Discussion in 'Deutsch (German)' started by candel, Jan 21, 2013.

  1. candel Senior Member

    english Irish.

    I read in a comment page about the power struggle in the FDp:

    Brüderle am besten zurück in die Pfalz als Grüß- und Winkeonkel aber auf jeden Fall weg aus der aktiven Politik, wie alle anderen aus der FDP. Ohne die FDP wird es definitv zunächst mal weniger Lobbyismus im Bund geben.

    Brüderle best would be back in the palace as Greeter but in any event out of active politics....

    I am unsure what Winkeonkel is...wavinguncle...can anyone confirm please?

  2. Melissa0106 New Member

    I've never read that word.
    Colloquially, the words Onkel and Tante can also be used with a slightly pejorative meaning, in which case they don't refer to an actual relative. I guess the term Winkeonkel denotes someone without actual power or influence whose main task is representing.
  3. fdb Senior Member

    Cambridge, UK
    French (France)
    Yes, "Grüß- und Winkeonkel" means an old boy who greets people and waves to them.

    On the other hand, "die Pfalz" does not mean "the palace". It is the name of a region.
  4. Gernot Back

    Gernot Back Senior Member

    Cologne, Germany
    German - Germany
    Me neither, nor have I ever heard these terms, but I understand immediately that they must be synonyms of Grüßaugust and Frühstücksdirektor.
  5. Frank78

    Frank78 Senior Member

    I've found "figurehead" in the dictionary. And I agree with Gernot, it's a person without any politcal power, just someone who has representative functions. So when you want to be mean you can describe the Queen as "Winketante". :D
  6. Melissa0106 New Member

    Sounds like a pretty adequate description to me. :cool:
  7. candel Senior Member

    english Irish.
    What about Winkeparlament? Winkeeuropa? Und unsere Koenigin ist gar nicht eine Winketante, jedoch hat sie so viel Macht alse deine vorübergehende Winketante..:)
  8. berndf Moderator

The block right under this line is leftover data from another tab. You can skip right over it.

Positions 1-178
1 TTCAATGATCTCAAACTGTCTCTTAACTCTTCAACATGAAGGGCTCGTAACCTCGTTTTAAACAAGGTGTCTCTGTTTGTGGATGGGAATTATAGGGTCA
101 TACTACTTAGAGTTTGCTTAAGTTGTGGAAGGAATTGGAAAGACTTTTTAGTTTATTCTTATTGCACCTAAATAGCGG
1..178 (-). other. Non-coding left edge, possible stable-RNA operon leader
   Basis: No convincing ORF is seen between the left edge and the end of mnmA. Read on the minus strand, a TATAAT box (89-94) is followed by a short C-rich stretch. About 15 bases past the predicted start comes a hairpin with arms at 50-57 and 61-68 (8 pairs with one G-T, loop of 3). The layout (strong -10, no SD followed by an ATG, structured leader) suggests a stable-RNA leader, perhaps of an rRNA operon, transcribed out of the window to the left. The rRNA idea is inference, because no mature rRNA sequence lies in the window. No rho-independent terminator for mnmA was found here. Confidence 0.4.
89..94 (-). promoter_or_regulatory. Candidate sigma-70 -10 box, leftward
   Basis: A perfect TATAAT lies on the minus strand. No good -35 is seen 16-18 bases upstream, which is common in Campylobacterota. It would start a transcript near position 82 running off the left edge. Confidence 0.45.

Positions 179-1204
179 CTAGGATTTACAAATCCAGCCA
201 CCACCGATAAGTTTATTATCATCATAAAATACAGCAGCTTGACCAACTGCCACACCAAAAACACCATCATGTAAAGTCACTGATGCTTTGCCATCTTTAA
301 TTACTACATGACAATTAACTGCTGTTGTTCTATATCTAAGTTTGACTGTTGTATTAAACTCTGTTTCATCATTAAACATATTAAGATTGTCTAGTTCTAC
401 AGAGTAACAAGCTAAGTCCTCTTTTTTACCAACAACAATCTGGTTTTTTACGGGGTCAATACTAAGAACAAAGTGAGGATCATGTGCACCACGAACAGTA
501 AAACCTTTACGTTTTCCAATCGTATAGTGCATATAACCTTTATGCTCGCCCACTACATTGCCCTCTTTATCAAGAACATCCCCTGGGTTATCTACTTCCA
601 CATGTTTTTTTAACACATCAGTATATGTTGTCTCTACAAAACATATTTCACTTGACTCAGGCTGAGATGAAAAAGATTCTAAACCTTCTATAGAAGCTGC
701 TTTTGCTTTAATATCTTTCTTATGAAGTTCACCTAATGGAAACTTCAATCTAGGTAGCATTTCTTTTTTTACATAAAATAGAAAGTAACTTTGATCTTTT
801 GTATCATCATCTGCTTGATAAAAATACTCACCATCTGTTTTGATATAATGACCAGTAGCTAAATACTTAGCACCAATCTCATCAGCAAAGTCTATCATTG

German (Germany)
    What should that be? This is the image behind the expression. How should a parliament do that? It doesn't have an arm to wave. This expression is only intuitive, if applied to a real person.
  9. candel Senior Member

    english Irish.
    Well figuratively? As in parliaments waving goodbye to their "sovereignty" perhaps :)....would you understand that by the word at all?
  10. berndf Moderator

    German (Germany)
    As people have explained, Winkeonkel is not an established expression but lives of its immediate intuitiveness to native speakers.
  11. ABBA Stanza Senior Member

    Hessen, DE
    English (UK)
    The difference is that the word "figurehead" is not negative at all, whereas "Winketante" and "Winkeonkel" seem to me to be doubly negative, in that both the "Winke-" und "-tante/-onkel" bits are negative (the former because it implicitly degrades the person to someone who's main raison d'être is just waving).

  12. candel Senior Member

    english Irish.
    Figurehead can be pejorative...the Queen is only a figurehead...
  13. Captain Lars

    Captain Lars Senior Member

    Ducatus Montensis
    Deutsch (D)
    Winkeonkel = Grüßaugust, as Gernot said. A person who's only use is to greet people = to represent.

    die Pfalz = the Palatinate

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